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J Wildl Dis. 2017 Oct;53(4):864-868. doi: 10.7589/2016-09-220. Epub 2017 Jul 17.

Brucella Infection in Asian Sea Otters (Enhydra lutris lutris) on Bering Island, Russia.

Author information

1
1 Karen C. Drayer Wildlife Health Center, University of California Davis School of Veterinary Medicine, 1089 Veterinary Medicine Drive, Davis, California 95965, USA.
2
2 Kamchatka Branch of Pacific Institute of Geography, Russian Academy of Sciences, ul. Partizanskaya 6, Petropavlovsk-Kamchatsky, 683000, Russia.
3
3 US Fish and Wildlife Service, Marine Mammals Management, 1011 E Tudor Road, Anchorage, Alaska 99503, USA.
4
4 Bureau of Ocean Energy Management, 3801 Centerpoint Drive, Suite 500, Anchorage, Alaska 99503, USA.
5
5 Alaska Department of Fish and Game, Kachemak Bay Research Reserve, 95 Sterling Highway, Homer, Alaska 99603, USA.
6
6 Alaska SeaLife Center, 301 Railway Avenue, PO Box 1329, Seward, Alaska 99664, USA.

Abstract

Infection with Brucella spp., long known as a cause of abortion, infertility, and reproductive loss in domestic livestock, has increasingly been documented in marine mammals over the past two decades. We report molecular evidence of Brucella infection in Asian sea otters (Enhydra lutris lutris). Brucella DNA was detected in 3 of 78 (4%) rectal swab samples collected between 2004 and 2006 on Bering Island, Russia. These 78 animals had previously been documented to have a Brucella seroprevalence of 28%, markedly higher than the prevalence documented in sea otters (Enhydra lutris) in North America. All of the DNA sequences amplified were identical to one or more previously isolated Brucella spp. including strains from both terrestrial and marine hosts. Phylogenetic analysis of this sequence suggested that one animal was shedding Brucella spp. DNA with a sequence matching a Brucella abortus strain, whereas two animals yielded a sequence matching a group of strains including isolates classified as Brucella pinnipedialis and Brucella melitensis. Our results highlight the diversity of Brucella spp. within a single sea otter population.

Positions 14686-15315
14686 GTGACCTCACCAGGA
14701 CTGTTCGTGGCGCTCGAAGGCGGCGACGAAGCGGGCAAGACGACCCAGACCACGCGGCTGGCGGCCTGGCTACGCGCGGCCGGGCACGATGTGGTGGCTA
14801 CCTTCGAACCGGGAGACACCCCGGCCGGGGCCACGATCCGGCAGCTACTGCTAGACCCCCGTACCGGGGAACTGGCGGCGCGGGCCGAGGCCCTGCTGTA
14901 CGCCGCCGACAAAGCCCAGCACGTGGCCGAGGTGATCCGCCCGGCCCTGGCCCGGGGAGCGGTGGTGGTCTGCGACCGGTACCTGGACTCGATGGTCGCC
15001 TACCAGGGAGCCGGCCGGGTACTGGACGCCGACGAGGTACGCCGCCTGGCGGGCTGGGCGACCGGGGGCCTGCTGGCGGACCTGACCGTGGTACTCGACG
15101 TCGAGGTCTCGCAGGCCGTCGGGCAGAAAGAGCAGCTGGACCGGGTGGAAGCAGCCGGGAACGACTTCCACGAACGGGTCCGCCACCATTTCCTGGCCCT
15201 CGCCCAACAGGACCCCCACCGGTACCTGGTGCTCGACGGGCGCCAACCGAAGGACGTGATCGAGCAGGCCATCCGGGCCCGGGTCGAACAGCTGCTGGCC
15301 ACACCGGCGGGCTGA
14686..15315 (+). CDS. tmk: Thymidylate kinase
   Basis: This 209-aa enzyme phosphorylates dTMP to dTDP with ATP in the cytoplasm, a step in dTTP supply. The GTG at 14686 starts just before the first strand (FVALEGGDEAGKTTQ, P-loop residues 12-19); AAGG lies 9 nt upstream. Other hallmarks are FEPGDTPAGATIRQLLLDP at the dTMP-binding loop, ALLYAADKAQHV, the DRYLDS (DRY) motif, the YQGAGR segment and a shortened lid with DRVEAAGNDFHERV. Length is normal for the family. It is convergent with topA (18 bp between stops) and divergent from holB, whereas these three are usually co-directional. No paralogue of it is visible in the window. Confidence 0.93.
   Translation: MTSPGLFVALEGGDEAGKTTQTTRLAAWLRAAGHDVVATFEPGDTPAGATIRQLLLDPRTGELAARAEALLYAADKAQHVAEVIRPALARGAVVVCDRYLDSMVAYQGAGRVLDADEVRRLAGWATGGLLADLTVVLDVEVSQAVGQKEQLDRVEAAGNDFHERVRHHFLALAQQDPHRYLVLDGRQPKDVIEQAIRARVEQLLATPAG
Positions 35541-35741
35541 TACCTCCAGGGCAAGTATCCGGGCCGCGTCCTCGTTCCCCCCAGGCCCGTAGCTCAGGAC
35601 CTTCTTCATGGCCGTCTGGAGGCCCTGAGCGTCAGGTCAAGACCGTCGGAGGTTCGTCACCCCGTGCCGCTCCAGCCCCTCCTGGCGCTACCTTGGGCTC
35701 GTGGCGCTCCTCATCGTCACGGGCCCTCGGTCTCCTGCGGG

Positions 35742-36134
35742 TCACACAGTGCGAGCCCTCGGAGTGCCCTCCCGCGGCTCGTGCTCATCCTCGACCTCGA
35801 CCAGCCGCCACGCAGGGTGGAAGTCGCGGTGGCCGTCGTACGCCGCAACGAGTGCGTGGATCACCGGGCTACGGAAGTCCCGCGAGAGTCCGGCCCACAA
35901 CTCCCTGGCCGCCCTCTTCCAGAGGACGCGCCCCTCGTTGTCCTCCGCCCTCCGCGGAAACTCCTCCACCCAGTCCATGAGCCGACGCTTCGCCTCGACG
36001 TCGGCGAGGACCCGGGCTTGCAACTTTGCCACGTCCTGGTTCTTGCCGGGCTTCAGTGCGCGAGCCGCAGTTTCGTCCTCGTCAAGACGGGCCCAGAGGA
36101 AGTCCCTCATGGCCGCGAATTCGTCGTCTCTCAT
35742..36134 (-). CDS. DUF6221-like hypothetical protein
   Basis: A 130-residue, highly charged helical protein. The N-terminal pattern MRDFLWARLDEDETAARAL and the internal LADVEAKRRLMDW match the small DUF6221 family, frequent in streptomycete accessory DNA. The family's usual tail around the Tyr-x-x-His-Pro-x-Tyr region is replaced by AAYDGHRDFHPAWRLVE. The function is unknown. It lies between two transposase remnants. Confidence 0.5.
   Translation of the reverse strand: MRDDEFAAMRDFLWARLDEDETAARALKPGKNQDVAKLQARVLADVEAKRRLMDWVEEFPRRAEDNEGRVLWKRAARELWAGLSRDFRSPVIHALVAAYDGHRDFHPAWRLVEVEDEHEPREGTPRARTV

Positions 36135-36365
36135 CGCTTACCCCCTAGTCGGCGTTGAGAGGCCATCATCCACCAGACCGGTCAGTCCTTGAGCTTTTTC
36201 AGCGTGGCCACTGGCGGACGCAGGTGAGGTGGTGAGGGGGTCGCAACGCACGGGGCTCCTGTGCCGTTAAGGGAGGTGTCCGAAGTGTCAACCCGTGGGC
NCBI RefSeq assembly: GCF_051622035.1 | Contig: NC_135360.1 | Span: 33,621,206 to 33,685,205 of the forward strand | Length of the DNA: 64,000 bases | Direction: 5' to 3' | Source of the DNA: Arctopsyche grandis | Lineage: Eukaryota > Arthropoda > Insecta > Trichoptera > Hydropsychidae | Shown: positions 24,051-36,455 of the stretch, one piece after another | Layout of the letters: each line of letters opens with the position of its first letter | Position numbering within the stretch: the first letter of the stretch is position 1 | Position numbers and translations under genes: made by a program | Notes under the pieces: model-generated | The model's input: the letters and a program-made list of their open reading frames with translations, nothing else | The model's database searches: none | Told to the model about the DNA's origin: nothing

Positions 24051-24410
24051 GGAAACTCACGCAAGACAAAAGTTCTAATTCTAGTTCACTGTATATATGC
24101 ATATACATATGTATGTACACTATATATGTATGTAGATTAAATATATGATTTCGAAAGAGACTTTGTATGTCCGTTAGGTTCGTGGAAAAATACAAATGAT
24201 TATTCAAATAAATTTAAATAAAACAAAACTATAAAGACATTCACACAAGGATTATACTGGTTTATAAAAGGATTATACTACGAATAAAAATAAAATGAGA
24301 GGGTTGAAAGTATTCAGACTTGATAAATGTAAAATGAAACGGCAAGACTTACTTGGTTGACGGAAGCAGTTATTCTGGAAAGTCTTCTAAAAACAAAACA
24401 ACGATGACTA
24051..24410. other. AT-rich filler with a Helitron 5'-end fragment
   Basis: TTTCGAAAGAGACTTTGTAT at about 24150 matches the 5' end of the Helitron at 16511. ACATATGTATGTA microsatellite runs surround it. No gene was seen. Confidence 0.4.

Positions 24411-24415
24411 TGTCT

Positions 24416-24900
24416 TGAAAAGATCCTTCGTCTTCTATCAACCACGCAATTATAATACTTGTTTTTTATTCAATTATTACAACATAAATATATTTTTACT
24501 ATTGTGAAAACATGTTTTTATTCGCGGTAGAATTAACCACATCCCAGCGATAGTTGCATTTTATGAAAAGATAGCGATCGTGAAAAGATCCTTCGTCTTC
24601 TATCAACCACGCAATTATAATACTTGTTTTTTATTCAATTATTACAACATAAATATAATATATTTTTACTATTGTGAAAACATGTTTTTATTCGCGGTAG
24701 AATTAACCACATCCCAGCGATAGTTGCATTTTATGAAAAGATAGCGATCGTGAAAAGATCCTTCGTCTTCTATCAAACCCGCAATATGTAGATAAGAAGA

KEYWORDS:

Asian sea otter; Bering Island; Brucella; Enhydra lutris; IS711; PCR; Russia; marine

PMID:
28715292
DOI:
10.7589/2016-09-220
[Indexed for MEDLINE]

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